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chriseppstein commented Mar 21, 2012

<3 <3 <3

nex3 added a commit that referenced this issue Mar 28, 2012

nex3 added a commit that referenced this issue Mar 28, 2012

Follow the First Law of Extend (see #324).
Some tests still fail, since they rely on the old behavior which violated this
law.
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nex3 commented Mar 28, 2012

Closed by 6bbdec4.

Apparently merge commits can't auto-close issues.

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jslegers commented Jul 21, 2013

The current behavior doesn't make any sense.

Consider the following CSS code :

input, table, table input {
  border: 0 solid #ccc; }

input {
  border-width: 1px; }

Basicly, this code does the following :

  • It sets a default border-color and border-style for the 'table' and 'input' elements, but leaves the border-width at 0.
  • It then changes the border-width of the 'input' element to 1px.
  • It resets the border defaults of the 'input' element to the default for all input elements inside a table.

This is a pretty efficient design pattern with an optimal CSS footprint that I use throughout Cascade Framework.

Now, let's convert this code to SCSS:

%border-init {
  border:0 solid #ccc;
}

%border-1px {
  border-width:1px;
}

input {
  @extend %border-init;
  @extend %border-1px;
}

table {
  & {
    @extend %border-init;
  }

  & input {
    @extend %border-init;
  }
}

So far, so good. It generates the expected result.

Let's now abstract away the code for the table element into a separate component :

%border-init {
  border:0 solid #ccc;
}

%border-1px {
  border-width:1px;
}

%component-table {
  & {
    @extend %border-init;
  }

  & input {
    @extend %border-init;
  }
}

input {
  @extend %border-init;
  @extend %border-1px;
}

table {
  @extend %component-table;
}

Now, I no longer get the expected output. Now, Sass decides for me that I don't need the 'table input' in my selector anymore and removes it. So the output becomes this :

input, table {
  border: 0 solid #ccc; }

input {
  border-width: 1px; }

That means the behavior is changed to the following :

  • It sets a default border-color and border-style for the 'table' and 'input' elements, but leaves the border-width at 0.
  • It then changes the border-width of the 'input' element to 1px.
  • The border defaults of the 'input' element to the default for all input elements inside a table are no longer reset. Unlike what I expected, 'input' elements inside a 'table' now have a border.

I find this change of behavior very, very disturbing for the following reasons :

  • When abstracting away the rules of a specific selector to a component by defining a component as a placeholder and extending it, I expect the exact same behavior I would have without the abstraction. Otherwise, this technique becomes unpredictable.
  • It is not up to a preprocessor to assume that any selector containing both 'table' and 'input' should not contain 'table input', considering 'table input' has a higher specificity and may be required to overwrite something defined later on (as examplified here).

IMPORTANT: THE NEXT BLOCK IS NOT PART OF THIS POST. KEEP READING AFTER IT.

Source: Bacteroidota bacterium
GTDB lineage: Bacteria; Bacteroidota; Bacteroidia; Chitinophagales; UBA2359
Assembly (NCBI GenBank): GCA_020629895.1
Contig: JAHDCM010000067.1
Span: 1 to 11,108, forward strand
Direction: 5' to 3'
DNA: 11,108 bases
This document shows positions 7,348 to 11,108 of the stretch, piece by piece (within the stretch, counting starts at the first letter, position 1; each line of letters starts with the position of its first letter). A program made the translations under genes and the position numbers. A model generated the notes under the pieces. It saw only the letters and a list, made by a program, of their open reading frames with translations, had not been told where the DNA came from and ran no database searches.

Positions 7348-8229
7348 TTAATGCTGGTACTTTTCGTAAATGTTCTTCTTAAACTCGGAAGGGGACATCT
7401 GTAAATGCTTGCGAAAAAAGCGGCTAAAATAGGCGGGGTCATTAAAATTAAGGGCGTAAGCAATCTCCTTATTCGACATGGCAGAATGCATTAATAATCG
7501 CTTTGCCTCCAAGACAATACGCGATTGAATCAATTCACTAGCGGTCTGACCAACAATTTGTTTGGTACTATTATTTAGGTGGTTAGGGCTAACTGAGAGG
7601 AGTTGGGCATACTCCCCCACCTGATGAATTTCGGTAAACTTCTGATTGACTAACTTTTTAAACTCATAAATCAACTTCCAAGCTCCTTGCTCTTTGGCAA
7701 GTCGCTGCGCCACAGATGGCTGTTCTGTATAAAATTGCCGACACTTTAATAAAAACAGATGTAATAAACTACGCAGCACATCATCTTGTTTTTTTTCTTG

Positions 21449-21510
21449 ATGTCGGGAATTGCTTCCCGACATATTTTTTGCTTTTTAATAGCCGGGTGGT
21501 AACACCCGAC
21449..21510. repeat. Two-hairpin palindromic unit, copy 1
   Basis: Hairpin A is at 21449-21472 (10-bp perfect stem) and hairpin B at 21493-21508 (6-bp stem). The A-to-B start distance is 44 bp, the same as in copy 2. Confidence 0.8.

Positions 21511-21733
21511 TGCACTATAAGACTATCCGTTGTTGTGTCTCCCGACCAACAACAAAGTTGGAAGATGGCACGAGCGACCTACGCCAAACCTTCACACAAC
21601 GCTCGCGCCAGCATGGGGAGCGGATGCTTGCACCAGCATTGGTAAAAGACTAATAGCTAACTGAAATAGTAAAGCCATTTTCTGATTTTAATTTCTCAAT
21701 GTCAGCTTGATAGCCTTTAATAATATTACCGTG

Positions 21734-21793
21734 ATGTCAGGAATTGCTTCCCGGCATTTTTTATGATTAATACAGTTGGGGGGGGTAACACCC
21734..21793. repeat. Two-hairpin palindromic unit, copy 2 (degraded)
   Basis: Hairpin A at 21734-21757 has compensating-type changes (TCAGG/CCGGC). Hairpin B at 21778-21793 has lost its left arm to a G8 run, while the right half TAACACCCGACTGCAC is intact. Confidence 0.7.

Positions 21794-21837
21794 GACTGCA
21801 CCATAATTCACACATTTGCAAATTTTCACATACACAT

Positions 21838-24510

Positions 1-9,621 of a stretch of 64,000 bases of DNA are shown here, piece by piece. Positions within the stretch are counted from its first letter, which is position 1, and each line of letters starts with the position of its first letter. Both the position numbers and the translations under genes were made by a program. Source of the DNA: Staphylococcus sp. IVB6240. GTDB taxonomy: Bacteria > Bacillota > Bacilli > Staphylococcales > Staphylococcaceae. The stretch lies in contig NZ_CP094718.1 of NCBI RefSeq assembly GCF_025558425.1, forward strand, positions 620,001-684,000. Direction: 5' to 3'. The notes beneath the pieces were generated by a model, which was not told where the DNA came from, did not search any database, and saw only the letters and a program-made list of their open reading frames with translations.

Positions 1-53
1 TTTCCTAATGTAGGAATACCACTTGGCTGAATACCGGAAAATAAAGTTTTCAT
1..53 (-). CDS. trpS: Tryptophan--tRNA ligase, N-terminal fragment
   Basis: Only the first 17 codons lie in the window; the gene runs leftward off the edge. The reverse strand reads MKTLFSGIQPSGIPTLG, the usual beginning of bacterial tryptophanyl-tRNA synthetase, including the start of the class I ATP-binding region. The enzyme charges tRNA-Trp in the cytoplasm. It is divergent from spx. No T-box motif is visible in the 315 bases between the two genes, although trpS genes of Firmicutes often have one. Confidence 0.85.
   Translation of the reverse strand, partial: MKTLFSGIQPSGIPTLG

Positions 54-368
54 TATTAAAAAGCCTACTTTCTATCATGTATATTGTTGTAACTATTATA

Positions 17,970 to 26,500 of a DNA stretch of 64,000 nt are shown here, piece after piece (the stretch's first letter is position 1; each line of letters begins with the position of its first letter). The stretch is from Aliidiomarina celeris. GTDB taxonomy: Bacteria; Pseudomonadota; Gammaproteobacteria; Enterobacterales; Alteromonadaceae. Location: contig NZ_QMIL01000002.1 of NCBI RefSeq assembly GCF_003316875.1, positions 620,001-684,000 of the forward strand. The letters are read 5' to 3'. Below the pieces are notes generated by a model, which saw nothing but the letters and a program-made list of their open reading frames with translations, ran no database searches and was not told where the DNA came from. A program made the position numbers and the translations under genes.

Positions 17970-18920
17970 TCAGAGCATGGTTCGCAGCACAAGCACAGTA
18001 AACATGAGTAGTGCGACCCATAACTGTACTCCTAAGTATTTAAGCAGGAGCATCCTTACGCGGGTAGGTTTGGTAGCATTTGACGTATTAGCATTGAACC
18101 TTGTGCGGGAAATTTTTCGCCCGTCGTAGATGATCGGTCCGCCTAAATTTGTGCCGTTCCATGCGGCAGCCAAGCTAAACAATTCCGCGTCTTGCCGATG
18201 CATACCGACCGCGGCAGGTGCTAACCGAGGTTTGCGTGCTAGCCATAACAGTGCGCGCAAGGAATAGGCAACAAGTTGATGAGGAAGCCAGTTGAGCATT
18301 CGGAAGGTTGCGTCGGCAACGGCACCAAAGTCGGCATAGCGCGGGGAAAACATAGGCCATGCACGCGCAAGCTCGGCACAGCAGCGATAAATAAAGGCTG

• By ignoring specificity in some cases, you reduce the capabilities of CSS and the usefulness of SCSS.
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cimmanon commented Jul 22, 2013

Your second set of Sass code compiles the way you're expecting for me:

/* line 13, ../sass/test.scss */
table, table input, input {
  border: 0 solid #cccccc;
}

/* line 17, ../sass/test.scss */
input {
  border-width: 1px;
}
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jslegers commented Jul 22, 2013

@cimmanon

What version of Sass are you using?

I've tried two different online compilers ( http://sass-lang.com/try.html and http://sassmeister.com/gist/5260832 ) and they both give the same incorrect result.

Also, @nex3 didn't just confirm this behavior but also stated that it was intentional. See #856 .

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cimmanon commented Jul 22, 2013

I assume I was running the current stable version, but I upgraded to the edge version to confirm that it was the same before I commented.

Codepen is also generating the incorrect output.

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nex3 commented May 3, 2014

Just for posterity's sake, I want to mention that the First Law of Extend I described above needs to be revised to accommodate the ability to extend selectors within :not. For example,

:not(.foo) {...}
.bar {@extend .foo}

Because :not specifically declares selectors that the rule doesn't apply to, extending those selectors will necessarily increase the specificity of the base selector. The example above should compile to

:not(.foo):not(.bar) {...}

This new selector has higher specificity than the original. As such, the first law of extend must allow the generated selector to have higher specificity than the original in some cases.

See also #1100.

@nex3 nex3 referenced this issue May 28, 2017

Merged

Refactor extend. #143

nex3 added a commit to sass/language that referenced this issue Apr 14, 2018

Add a spec for extend and its specificity laws
The specificity text was copied/adapted from sass/sass#324.